Cofounded the Gaia Network
After addressing the Gaia theory in her book Science & Poetry (2000), Mary Midgley and one of her three sons, David Midgley, joined Coventry University biologist Tom Wakeford in founding the Gaia Network, for which Mary Midgely served as first chair.
Born Mary Scrutton on September 13, 1919, to Lesley (Hay) and church curate Tom Scrutton, of Dulwich, England, the future Mary Midgely was introduced to academia when her father became a chaplain at King’s College, Cambridge. He later became vicar of Greenford, a London suburb.
“When she was 12,” wrote New York Times obituarist John Motyka, “Mary attended Downe House, a progressive boarding school that had begun in Charles Darwin’s home, though it later moved to Ash Green, near Newbury. She began classes at Oxford University in 1938,” studying philosophy alongside longtime friend and noted novelist Iris Murdoch (1919-1999) and two other philosophical writers of note, Philippa Foot (1920-2010) and Elizabeth Anscombe (1919-2011).
Produced first book at age 59
Continued Motyka, “In 1950 Mary Scrutton married philosophy instructor Geoffrey Midgley (1921-1997), whom she met at Oxford. The couple had three sons in five years,” David, Martin, and Tom, who announced his mother’s death via Twitter.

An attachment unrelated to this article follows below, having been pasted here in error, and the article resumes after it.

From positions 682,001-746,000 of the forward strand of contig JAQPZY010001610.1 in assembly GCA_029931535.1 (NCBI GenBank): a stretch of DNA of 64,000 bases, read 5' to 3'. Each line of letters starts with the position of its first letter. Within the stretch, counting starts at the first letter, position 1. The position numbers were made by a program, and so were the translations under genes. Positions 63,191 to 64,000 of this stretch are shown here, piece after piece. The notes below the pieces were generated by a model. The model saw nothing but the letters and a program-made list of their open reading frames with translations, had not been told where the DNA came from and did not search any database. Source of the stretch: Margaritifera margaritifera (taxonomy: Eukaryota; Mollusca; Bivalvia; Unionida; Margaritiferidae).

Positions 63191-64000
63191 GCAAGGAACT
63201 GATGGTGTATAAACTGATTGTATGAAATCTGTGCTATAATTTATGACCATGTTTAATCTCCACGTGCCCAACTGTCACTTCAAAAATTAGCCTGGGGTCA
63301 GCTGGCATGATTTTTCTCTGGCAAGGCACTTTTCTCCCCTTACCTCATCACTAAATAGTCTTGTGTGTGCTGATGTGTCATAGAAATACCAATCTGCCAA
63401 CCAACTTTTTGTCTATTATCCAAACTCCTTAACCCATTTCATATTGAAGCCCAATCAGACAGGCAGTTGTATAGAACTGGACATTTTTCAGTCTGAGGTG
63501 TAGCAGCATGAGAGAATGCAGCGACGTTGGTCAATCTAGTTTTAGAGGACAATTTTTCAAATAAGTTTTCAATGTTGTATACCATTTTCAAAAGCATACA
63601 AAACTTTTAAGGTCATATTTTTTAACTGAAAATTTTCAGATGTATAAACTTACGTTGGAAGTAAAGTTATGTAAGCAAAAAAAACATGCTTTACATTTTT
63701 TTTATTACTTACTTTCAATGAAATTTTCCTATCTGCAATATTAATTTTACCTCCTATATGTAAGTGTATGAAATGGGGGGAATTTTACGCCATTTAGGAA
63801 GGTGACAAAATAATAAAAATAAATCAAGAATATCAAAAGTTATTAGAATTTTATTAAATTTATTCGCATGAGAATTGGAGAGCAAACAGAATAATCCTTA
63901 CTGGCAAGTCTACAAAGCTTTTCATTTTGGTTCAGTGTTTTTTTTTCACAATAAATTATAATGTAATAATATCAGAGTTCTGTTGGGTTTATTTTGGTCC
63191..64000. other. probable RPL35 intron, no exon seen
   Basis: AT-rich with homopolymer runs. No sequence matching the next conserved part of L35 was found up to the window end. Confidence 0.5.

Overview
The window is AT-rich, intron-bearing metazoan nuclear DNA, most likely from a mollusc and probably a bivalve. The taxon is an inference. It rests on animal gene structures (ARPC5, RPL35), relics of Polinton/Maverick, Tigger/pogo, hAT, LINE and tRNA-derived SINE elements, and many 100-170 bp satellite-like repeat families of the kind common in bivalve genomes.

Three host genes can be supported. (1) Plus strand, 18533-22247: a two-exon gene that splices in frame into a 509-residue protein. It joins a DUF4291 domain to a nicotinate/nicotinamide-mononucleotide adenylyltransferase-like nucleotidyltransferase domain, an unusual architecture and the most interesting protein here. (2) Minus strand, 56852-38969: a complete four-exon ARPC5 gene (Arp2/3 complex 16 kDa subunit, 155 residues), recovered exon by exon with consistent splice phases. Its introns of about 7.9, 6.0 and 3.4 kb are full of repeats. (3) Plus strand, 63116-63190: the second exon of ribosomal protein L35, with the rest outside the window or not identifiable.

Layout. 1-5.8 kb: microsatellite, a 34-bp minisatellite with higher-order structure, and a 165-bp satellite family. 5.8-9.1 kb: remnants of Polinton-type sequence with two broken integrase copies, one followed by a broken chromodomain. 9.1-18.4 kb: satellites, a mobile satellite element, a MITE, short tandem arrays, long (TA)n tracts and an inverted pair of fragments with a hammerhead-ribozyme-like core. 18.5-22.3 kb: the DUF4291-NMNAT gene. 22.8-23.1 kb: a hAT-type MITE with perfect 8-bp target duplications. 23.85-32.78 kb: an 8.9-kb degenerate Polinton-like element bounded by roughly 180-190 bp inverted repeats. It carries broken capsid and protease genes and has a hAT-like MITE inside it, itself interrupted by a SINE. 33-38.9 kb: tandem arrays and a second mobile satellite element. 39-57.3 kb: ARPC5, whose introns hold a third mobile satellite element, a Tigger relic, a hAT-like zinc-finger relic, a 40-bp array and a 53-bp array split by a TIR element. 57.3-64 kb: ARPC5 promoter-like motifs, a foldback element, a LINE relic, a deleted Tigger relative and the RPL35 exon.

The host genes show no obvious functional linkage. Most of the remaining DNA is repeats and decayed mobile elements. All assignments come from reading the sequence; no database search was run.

With her three sons to raise, Mary Midgely abandoned a brief teaching career, but remained active in intellectual life as a reviewer of novels and children’s books for The New Statesman. She returned to teaching in 1965 as a lecturer in philosophy at Newcastle University.
Midgely published her first book, Beast And Man: The Roots of Human Nature, in 1978, at age 59, later remarking that it was “the trunk out of which all my various later ideas have branched.”
Stood up to E.O. Wilson & Richard Dawkins
Among Midgely’s later books, besides Animals And Why They Matter and Science & Poetry, were Wickedness (1984), Evolution as a Religion (1985), Science as Salvation (1992), and The Ethical Primate (1994), followed by an autobiography, The Owl of Minerva, in 2005.
Summarized Motkya, “Midgley unhesitatingly challenged scientists like the entomologist Edward O. Wilson,” who coined the term “sociobiology” in his 1975 book Sociobiology: The New Synthesis, “and the biologist and noted atheist Richard Dawkins,” best known for his 1976 book The Selfish Gene.
“By her lights,” Motkya wrote, “they practiced a rigid ‘academic imperialism’ when they tried to extend scientific findings to the social sciences and the humanities. In place of what she saw as their constricted, ‘reductionistic’ worldview, she proposed a holistic approach in which ‘many maps’ — that is, varied ways of looking at life — are used to get to the nub of what is real.
Emphasized Midgely, “We do not need to esteem science less. We need to stop isolating it artificially from the rest of our mental life.”
Midgely described the whole premise of sociobiology as “biological Thatcherism.”
Agreed animal rights attorney Gary Francione in his 2012 book New Atheism, Moral Realism, & Animal Rights, “It is fascinating to note that Dawkins’ book became popular precisely at the time that the [Ronald ]Reagan/[Margaret] Thatcher notions about the desirability of selfishness, independence, and individualism became popular.”
Midgely may have been best known for challenging Wilson and Dawkins, arguing alongside the molecular biologist Lynn Margulis (1938-2011) and others that cooperation is at least as influential an engine of evolution, even at the cellular level, as competition.